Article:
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7 Reasons to Start Adding Cinnamon to Your Food

Cinnamon was considered a luxury spice in Europe in the Middle Ages. The Arabs transported it via cumbersome land routes, and only wealthy people could afford to buy it. Today, cinnamon can be found in almost every kitchen. But this common spice is more than just a delicious additive in cakes and it can go a long way in giving you flawless skin and improving your well-being.

We at Bright Side love to sprinkle some cinnamon in our morning coffee. And we decided to find out how it can benefit our health and our looks.

1. It may minimize acne.

Cinnamon has antimicrobial properties that are helpful for treating breakouts. This spice can kill the bacteria and fungi that cause blemishes. It is also a great source of powerful antioxidants that protect your body from damage caused by free radicals. They can cause skin inflammation, and when this occurs, our pores are blocked, which leads to acne.

2. It prevents signs of aging.

Free radicals may also contribute to premature skin aging, causing fine lines, pigmentation, and overall dull-looking skin. The antioxidants in cinnamon slow down this process by protecting your cells from this damage. Cinnamon can even promote collagen production because it contains trace elements that have been shown to boost collagen levels.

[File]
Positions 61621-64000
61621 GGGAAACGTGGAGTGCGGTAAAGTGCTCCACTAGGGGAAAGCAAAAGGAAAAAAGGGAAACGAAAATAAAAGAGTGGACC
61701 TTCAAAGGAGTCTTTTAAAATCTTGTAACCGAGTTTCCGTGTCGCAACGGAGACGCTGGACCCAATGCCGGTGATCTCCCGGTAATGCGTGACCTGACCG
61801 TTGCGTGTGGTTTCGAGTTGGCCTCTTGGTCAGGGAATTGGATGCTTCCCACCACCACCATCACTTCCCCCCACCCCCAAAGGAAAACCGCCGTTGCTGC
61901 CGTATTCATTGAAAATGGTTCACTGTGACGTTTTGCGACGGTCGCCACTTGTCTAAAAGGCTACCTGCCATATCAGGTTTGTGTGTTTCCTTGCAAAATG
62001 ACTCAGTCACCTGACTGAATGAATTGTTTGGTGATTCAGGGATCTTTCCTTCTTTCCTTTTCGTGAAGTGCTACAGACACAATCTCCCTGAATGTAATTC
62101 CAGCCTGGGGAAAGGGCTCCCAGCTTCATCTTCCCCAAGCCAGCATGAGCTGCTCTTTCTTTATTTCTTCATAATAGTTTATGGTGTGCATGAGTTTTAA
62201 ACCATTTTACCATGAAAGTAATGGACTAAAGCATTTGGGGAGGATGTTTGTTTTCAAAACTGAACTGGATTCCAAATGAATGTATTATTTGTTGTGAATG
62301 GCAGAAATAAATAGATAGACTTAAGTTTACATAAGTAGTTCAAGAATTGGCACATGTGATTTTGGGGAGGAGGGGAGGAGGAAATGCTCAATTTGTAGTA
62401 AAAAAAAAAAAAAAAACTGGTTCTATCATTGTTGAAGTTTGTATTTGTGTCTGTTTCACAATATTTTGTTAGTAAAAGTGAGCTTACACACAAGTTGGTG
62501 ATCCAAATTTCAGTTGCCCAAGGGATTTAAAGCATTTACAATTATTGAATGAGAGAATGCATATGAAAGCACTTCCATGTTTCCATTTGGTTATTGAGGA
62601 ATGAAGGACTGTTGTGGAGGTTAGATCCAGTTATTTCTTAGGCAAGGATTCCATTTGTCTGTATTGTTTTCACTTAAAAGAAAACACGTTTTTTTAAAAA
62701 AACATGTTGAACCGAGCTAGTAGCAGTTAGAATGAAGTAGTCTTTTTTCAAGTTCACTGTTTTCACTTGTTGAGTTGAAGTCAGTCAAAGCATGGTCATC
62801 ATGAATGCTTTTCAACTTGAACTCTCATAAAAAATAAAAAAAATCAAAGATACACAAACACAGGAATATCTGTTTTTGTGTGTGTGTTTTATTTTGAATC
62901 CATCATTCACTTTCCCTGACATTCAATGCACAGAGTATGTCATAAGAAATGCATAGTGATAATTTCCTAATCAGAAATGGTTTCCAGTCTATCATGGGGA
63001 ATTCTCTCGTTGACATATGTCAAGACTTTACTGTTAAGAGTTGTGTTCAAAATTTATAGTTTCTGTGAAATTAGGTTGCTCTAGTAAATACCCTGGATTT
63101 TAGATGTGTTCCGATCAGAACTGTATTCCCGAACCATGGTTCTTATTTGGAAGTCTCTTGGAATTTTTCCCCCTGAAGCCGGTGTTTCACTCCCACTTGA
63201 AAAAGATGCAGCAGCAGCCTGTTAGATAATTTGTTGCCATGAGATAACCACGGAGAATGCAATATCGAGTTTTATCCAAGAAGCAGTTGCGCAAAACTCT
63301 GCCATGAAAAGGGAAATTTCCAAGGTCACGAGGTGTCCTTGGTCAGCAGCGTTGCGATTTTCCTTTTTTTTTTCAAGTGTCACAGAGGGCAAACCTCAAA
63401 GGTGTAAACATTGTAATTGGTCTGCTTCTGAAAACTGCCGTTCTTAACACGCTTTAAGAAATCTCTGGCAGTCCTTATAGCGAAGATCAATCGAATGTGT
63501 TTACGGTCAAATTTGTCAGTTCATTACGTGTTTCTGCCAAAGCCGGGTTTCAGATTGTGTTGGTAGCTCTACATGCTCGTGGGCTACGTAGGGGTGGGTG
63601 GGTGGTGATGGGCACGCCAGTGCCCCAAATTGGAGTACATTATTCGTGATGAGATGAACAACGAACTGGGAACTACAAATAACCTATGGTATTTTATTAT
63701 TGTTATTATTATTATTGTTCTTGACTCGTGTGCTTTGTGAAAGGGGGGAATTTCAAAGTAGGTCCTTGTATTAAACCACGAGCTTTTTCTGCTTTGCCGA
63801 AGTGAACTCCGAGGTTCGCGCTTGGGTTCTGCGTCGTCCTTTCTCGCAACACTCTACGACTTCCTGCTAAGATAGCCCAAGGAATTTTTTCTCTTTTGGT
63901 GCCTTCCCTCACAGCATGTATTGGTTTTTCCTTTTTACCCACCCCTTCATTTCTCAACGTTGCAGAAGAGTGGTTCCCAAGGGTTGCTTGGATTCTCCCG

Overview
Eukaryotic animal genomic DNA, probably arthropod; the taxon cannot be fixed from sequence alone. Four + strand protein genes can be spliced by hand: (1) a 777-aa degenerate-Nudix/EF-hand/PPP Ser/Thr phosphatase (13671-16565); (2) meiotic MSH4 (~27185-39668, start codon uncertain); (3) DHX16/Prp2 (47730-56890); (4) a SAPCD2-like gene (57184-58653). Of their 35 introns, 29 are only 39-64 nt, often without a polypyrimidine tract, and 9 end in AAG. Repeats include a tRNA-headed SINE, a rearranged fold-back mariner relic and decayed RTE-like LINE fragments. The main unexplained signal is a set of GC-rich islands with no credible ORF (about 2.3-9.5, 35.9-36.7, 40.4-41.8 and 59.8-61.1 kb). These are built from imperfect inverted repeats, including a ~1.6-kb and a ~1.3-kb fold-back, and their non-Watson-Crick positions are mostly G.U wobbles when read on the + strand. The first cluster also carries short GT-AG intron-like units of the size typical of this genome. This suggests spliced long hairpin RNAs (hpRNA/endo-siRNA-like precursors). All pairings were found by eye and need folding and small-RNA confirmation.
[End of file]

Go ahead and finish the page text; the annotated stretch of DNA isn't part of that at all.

3. It makes your skin look more even-toned.

Cinnamon increases circulation, bringing blood and oxygen to the skin. It contains an astringent, a chemical that shrinks or constricts body tissues. It may help your skin appear smoother and more even, and improve its health from the inside out.

4. It has anti-inflammatory properties.

Inflammation helps your body fight viruses and repair tissue damage. But if it’s directed against your body’s own tissues, it may become dangerous. Studies have shown that cinnamon has anti-inflammatory properties and can even ease swelling.

5. It may lower the risk of heart disease.

Adding cinnamon to your diet may keep your heart healthy, according to research. In the study, rats that are fed a high-fat diet with cinnamon for 12 weeks gained less weight than mice that ate fatty foods without cinnamon. A diet high in fat may lead to heart disease, and adding some cinnamon to your food may help with offsetting this risk.

6. It helps with weight loss.

Cinnamon is rich in fiber. It gives you a feeling of fullness and helps you to fight food cravings. It also boosts metabolism, because your body uses more energy to process the spice than it does for other foods.

7. It may improve memory.

Cinnamon may help to delay brain aging and lower the oxidative stress of brain cells. It also stimulates hippocampal plasticity, a part of the brain associated with memory. The spice has even been shown to improve some symptoms of Alzheimer’s and Parkinson’s disease.

Do you like cinnamon? What are your favorite recipes with this spice?

Preview photo credit Depositphotos.com, Mae Mu / Unsplash